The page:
Background: Delirium is frequently diagnosed in critically ill patients and is associated with poor clinical outcomes. Haloperidol is the most commonly used drug for delirium despite little evidence of its effectiveness. The aim of this study was to establish whether early treatment with haloperidol would decrease the time that survivors of critical illness spent in delirium or coma. Methods: We did this double-blind, placebo-controlled randomised trial in a general adult intensive care unit (ICU). Critically ill patients (≥18 years) needing mechanical ventilation within 72 h of admission were enrolled. Patients were randomised (by an independent nurse, in 1:1 ratio, with permuted block size of four and six, using a centralised, secure web-based randomisation service) to receive haloperidol 2·5 mg or 0·9% saline placebo intravenously every 8 h, irrespective of coma or delirium status. Study drug was discontinued on ICU discharge, once delirium-free and coma-free for 2 consecutive days, or after a maximum of 14 days of treatment, whichever came first. Delirium was assessed using the confusion assessment method for the ICU (CAM-ICU). The primary outcome was delirium-free and coma-free days, defined as the number of days in the first 14 days after randomisation during which the patient was alive without delirium and not in coma from any cause. Patients who died within the 14 day study period were recorded as having 0 days free of delirium and coma. ICU clinical and research staff and patients were masked to treatment throughout the study. Analyses were by intention to treat. This trial is registered with the International Standard Randomised Controlled Trial Registry, number ISRCTN83567338. Findings: 142 patients were randomised, 141 were included in the final analysis (71 haloperidol, 70 placebo). Patients in the haloperidol group spent about the same number of days alive, without delirium, and without coma as did patients in the placebo group (median 5 days [IQR 0-10] vs 6 days [0-11] days; p=0·53). The most common adverse events were oversedation (11 patients in the haloperidol group vs six in the placebo group) and QTc prolongation (seven patients in the haloperidol group vs six in the placebo group). No patient had a serious adverse event related to the study drug. Interpretation: These results do not support the hypothesis that haloperidol modifies duration of delirium in critically ill patients. Although haloperidol can be used safely in this population of patients, pending the results of trials in progress, the use of intravenous haloperidol should be reserved for short-term management of acute agitation. Funding: National Institute for Health Research. © 2013 Elsevier Ltd.

Janz D.R.,Vanderbilt University | Abel T.W.,Vanderbilt University | Jackson J.C.,Vanderbilt University | Gunther M.L.,Vanderbilt Center for Health Services Research | And 2 more authors.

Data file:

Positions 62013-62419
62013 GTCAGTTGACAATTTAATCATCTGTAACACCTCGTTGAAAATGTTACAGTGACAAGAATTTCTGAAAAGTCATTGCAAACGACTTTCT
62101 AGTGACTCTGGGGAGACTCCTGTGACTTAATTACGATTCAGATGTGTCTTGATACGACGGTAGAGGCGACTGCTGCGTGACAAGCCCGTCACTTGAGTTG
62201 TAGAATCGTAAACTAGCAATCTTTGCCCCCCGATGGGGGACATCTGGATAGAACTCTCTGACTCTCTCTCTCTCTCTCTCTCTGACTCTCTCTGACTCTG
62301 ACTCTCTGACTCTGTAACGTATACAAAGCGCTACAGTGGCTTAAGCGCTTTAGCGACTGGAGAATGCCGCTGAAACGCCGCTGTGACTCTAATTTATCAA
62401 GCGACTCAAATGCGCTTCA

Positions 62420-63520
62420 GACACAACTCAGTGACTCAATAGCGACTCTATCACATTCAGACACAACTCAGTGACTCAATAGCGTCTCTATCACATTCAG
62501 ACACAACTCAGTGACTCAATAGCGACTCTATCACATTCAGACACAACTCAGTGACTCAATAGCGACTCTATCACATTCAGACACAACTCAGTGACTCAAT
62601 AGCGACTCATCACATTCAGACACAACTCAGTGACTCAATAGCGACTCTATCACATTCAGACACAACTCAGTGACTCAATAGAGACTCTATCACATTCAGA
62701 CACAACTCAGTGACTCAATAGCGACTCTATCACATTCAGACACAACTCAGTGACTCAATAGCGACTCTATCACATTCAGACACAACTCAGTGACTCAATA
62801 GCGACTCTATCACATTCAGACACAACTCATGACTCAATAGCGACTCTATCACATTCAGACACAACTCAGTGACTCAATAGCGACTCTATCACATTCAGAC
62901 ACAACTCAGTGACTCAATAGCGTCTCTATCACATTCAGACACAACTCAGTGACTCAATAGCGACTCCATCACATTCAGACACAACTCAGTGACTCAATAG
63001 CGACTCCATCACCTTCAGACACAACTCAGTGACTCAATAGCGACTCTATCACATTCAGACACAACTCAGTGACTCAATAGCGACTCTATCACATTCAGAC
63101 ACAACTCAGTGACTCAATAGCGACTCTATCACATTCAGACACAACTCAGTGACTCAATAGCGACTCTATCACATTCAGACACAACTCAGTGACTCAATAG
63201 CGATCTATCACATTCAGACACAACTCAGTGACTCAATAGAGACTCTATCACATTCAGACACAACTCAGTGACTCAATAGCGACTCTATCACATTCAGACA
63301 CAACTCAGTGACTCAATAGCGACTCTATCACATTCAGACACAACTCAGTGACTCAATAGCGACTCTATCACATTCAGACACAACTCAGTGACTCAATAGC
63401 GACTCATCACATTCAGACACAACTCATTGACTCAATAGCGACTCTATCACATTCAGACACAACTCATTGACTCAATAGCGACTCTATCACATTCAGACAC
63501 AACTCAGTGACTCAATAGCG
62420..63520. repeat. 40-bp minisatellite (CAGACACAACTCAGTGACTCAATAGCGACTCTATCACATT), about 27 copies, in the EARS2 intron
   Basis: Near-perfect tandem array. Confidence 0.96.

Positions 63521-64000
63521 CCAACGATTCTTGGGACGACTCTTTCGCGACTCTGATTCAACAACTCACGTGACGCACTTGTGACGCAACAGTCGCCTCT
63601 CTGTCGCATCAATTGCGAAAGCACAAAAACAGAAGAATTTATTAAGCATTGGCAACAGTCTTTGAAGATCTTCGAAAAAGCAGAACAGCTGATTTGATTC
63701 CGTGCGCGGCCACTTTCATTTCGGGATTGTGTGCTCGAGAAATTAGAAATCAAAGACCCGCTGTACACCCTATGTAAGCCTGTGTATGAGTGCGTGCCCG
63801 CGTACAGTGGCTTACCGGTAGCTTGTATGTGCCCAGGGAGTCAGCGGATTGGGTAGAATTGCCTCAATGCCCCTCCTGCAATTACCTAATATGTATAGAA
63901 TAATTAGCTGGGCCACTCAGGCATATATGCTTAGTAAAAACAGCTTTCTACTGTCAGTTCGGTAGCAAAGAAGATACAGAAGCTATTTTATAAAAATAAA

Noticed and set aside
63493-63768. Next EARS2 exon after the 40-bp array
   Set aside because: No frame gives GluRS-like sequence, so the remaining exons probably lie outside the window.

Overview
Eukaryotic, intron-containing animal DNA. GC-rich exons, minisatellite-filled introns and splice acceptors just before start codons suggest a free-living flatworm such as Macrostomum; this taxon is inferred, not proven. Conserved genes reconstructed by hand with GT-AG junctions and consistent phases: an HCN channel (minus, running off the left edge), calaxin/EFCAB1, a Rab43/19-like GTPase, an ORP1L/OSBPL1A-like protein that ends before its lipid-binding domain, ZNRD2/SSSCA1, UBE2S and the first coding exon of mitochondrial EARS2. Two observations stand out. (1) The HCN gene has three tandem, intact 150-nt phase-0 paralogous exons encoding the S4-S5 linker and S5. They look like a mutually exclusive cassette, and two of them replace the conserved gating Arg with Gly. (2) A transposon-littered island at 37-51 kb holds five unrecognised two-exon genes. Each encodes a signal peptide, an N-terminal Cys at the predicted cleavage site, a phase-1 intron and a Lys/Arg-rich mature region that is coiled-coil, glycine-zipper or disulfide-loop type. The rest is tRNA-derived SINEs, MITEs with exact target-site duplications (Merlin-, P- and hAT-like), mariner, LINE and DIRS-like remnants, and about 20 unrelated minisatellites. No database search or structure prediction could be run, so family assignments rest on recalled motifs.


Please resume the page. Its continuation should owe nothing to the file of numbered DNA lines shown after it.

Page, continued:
Journal of Critical Care | Year: 2010

Purpose: Delirium affects 50% to 80% of intensive care unit (ICU) patients and is associated with increased risk of mortality. Given the paucity of data reporting the neuropathologic findings in ICU patients experiencing delirium, the purpose of this pilot, hypothesis-generating study was to evaluate brain autopsies in ICU patients who suffered from delirium to explore possible neuroanatomical correlates. Materials and Methods: Using delirium databases at Vanderbilt University, we identified patients who had delirium in the ICU and subsequently died and received a brain autopsy during the same hospitalization. Brain autopsy reports were collected retrospectively on all 7 patients who met these criteria. Results: Patients' mean age was 55 (SD ± 8.4) years, and median number of days spent with delirium was 7 (±5 interquartile range). In 6 (86%) of 7 patients, pathologic lesions normally attributed to hypoxia or ischemia were noted in the hippocampus, pons, and striatum. Hippocampal lesions represented the most common neuropathologic site of injury, present in 5 (71%) of 7 patients. Conclusions: Hypoxic ischemic injury in multiple locations of the brain was a common finding. The biological plausibility of hippocampal lesions as a contributor to long-term cognitive impairment warrants postmortem investigation on a larger scale with comparison to patients not experiencing ICU delirium. © 2010 Elsevier Inc.

Morandi A.,Geriatric Research Group | Morandi A.,Vanderbilt University | Bellelli G.,Geriatric Research Group | Bellelli G.,University of Milan Bicocca | And 10 more authors.
Journal of the American Medical Directors Association | Year: 2013

Objectives: Rehospitalizations for elderly patients are an increasing health care burden. Nonetheless, we have limited information on unplanned rehospitalizations and the related risk factors in elderly patients admitted to in-hospital rehabilitation facilities after an acute hospitalization. Setting: In-hospital rehabilitation and aged care unit. Design: Retrospective cohort study. Participants: Elderly patients 65 years or older admitted to an in-hospital rehabilitation hospital after an acute hospitalization between January 2004 and June2011. Measurements: The rate of 30-day unplanned rehospitalization to hospitals was recorded. Risk factors for unplanned rehospitalization were evaluated at rehabilitation admission: age, comorbidity, serum albumin, number of drugs, decline in functional status, delirium, Mini Mental State Examination score, and length of stay in the acute hospital. A multivariable Cox proportional regression model was used to identify the effect of these risk factors for time to event within the 30-day follow-up. Results: Among 2735 patients, with a median age of 80 years (interquartile range 74-85), 98 (4%) were rehospitalized within 30 days. Independent predictors of 30-day unplanned rehospitalization were the use of 7 or more drugs (hazard ratio [HR], 3.94; 95% confidence interval, 1.62-9.54; P= .002) and a significant decline in functional status (56 points or more at the Barthel Index) compared with the month before hospital admission (HR 2.67, 95% CI: 1.35-5.27; P= .005). Additionally, a length of stay in the acute hospital of 13 days or more carried a twofold higher risk of rehospitalization (HR 2.67, 95% CI: 1.39-5.10); P= .003). Conclusions: The rate of unplanned rehospitalization was low in this study. Polypharmacy, a significant worsening of functional status compared with the month before acute hospital admission, and hospital length of stay are important risk factors. © 2013 American Medical Directors Association, Inc.